NEASE finds new biomarker candidates for dilated cardiomyopathy

AS might play a role in driving dilated cardiomyopathy (DCM) [88]. DCM is a common heart muscle disease that is often diagnosed with structural abnormalities resulting in impaired contraction. Previous studies have shown a large number of differentially used exons in DCM patients [4, 10]. In this analysis, we used a list of 1212 differentially used exons between DCM patients and controls as reported by Heinig et al. [10]. 29% of these exons overlap with protein features, including 230 domains and 15 linear motifs. (Additional file 6: Tables S22 and S23). In this exon set, both the gene level enrichment and NEASE show very similar results (Additional file 6: Tables S24 and S25). In both methods, we found that the list of exons was enriched in the dilated cardiomyopathy (DCM) pathway from KEGG, as well as, “Adrenergic signaling in cardiomyocytes” and “Regulation of actin cytoskeleton”.

In contrast to gene-level enrichment analysis, NEASE is able to score the contribution of alternatively spliced genes that are interacting with but are not part of the DCM pathway, allowing us to highlight putative biomarkers (Table 2, Additional file 6: Table S26, Additional file 1: Figure S3). The Myosin head domain from the gene MYO19 interacts with 6 other genes associated with DCM: (1) MYL2, which triggers contraction after Ca+ activation [89]; (2–5) TPM1/TPM2/TPM3/TPM4, which encode the TPM protein—the main regulator of muscle contraction [90]; and (6) ACTG, which encodes actin. Interestingly, MYO19 has not been investigated for its role in DCM, while its interacting genes are associated with DCM [91,92,93,94]. Additionally, the gene OBSCN has one affected interaction with the TTN gene [95]. The TTN gene itself is also differentially spliced and associated with DCM [95]. OBSCN was recently reported as a new DCM candidate [96, 97]. Another interesting example is CACNA1C (Calcium Voltage-Gated Channel Subunit Alpha1 C), an already known DCM candidate [98]. The differentially spliced exon overlaps with the domain Ion_trans (Pfam id: PF00520) which is essential for myocyte contraction [99]. The affected interaction identified is with the ryanodine receptor 2 (RYR2). In striated muscles, the excitation-contraction coupling is mediated by this complex [100]. Both CACNA1C and RYR2 are part of the KEGG DCM pathway [101]. Alterations in ryanodine receptors were repeatedly reported to be related to heart failure [102,103,104].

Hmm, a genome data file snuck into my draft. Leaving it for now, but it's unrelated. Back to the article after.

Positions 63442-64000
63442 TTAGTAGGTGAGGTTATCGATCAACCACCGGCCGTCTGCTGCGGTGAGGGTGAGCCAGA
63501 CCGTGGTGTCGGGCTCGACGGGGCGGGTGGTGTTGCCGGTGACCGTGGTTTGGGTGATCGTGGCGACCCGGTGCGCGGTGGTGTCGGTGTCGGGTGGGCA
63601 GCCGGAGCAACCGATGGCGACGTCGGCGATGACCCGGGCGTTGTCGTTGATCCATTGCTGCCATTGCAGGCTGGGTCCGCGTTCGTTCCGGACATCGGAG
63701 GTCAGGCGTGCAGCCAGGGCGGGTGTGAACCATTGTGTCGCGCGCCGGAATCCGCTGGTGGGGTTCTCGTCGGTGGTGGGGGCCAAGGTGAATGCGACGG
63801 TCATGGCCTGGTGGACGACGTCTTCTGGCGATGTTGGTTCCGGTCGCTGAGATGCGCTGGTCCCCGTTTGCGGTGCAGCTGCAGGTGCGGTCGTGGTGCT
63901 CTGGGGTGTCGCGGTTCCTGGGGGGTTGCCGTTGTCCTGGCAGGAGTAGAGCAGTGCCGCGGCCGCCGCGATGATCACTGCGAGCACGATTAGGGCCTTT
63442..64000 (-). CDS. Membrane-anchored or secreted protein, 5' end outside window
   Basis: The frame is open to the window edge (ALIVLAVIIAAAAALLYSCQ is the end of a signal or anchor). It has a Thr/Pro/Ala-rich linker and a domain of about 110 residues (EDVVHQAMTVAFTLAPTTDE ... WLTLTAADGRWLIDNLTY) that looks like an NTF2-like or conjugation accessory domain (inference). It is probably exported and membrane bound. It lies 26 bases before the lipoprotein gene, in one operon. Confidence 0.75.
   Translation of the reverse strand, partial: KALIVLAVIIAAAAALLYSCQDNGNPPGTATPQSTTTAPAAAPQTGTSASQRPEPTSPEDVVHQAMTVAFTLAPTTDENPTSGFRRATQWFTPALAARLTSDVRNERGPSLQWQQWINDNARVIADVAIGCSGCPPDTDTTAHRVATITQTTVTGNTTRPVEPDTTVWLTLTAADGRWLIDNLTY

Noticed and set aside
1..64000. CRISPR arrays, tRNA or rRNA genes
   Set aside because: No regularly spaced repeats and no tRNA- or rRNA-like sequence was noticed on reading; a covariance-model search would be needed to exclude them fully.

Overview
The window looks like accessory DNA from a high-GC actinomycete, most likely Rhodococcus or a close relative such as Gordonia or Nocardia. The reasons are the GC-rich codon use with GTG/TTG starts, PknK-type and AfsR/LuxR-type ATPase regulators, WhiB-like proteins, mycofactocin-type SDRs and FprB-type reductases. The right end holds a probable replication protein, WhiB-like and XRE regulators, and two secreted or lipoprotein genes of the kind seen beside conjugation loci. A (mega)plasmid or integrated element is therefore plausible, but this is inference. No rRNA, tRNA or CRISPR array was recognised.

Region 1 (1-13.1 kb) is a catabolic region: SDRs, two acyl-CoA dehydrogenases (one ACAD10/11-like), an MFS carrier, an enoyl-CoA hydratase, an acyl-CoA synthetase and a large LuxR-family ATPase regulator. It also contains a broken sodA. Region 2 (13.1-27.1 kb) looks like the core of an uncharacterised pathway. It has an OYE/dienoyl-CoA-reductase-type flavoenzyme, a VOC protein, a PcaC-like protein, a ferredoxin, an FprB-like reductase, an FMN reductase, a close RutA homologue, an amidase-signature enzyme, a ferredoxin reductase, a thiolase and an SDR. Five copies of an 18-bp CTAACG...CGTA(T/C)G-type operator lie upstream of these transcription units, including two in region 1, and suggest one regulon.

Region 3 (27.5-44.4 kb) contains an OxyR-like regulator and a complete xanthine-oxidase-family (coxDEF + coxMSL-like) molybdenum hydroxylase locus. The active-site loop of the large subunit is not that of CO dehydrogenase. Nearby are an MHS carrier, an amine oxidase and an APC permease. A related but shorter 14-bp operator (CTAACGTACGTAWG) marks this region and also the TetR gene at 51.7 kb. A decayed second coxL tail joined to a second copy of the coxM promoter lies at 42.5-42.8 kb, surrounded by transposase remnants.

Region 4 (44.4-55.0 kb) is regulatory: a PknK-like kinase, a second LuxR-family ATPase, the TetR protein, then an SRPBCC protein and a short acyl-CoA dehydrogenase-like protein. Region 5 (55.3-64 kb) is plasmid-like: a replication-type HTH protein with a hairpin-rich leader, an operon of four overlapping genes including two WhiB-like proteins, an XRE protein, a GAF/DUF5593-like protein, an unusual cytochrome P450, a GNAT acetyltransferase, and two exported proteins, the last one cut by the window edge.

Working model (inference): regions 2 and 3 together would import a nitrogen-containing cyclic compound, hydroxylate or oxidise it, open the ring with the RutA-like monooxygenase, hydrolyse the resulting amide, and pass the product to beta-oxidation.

Table 2 Enrichment of the pathway “Dilated cardiomyopathy (DCM)” from KEGG for the exons differentially used in DCM patients. The table shows the most significant genes (p value< 0.05) (see the “Methods” section)


In spite of its importance for biomarker and therapeutic target discovery, differential AS is still not a routine part of transcriptome analysis. A key reason for this could be the lack of suitable methods and software tools for AS-specific functional analysis. Our method NEASE closes this gap and provides a unique view on the impact of AS complementary to functional insights gained from traditional gene-level enrichment analysis. We applied NEASE to four diverse data sets and show that its results generate novel disease-relevant insights and provide valuable context to prior findings on altered RNA- and protein-expression levels consistent with recent literature.

In many cases, NEASE improves over gene-level enrichment analysis focusing on differentially spliced genes. One potential reason for this could be that not all AS events are necessarily functional [11, 12]. NEASE mitigates this by focusing on AS events that affect protein domains. However, it is important to keep in mind that this is not the only way to define functional AS events. AS also affects interacting disordered regions [14] or facilitates nonsense-mediated decay [105].

AS events could also lead to completely different functions or interactions [106], e.g., two isoforms can have different interaction partners depending on the inclusion or loss of a single domain [13]. Such changes in the interactome can not be captured with gene-level enrichment which has a strict focus on nodes rather than edges. With NEASE, we could show that integrating structural information at the exon level and PPI networks helps to identify the functional impact of differentially spliced and co-regulated exons. In practice, we consider both approaches as complementary and recommend running gene-level and edge-level enrichments together (both supported by the NEASE package). Note that while our analysis focuses on exon skipping events as the most studied event type, our method is generally agnostic to the event type.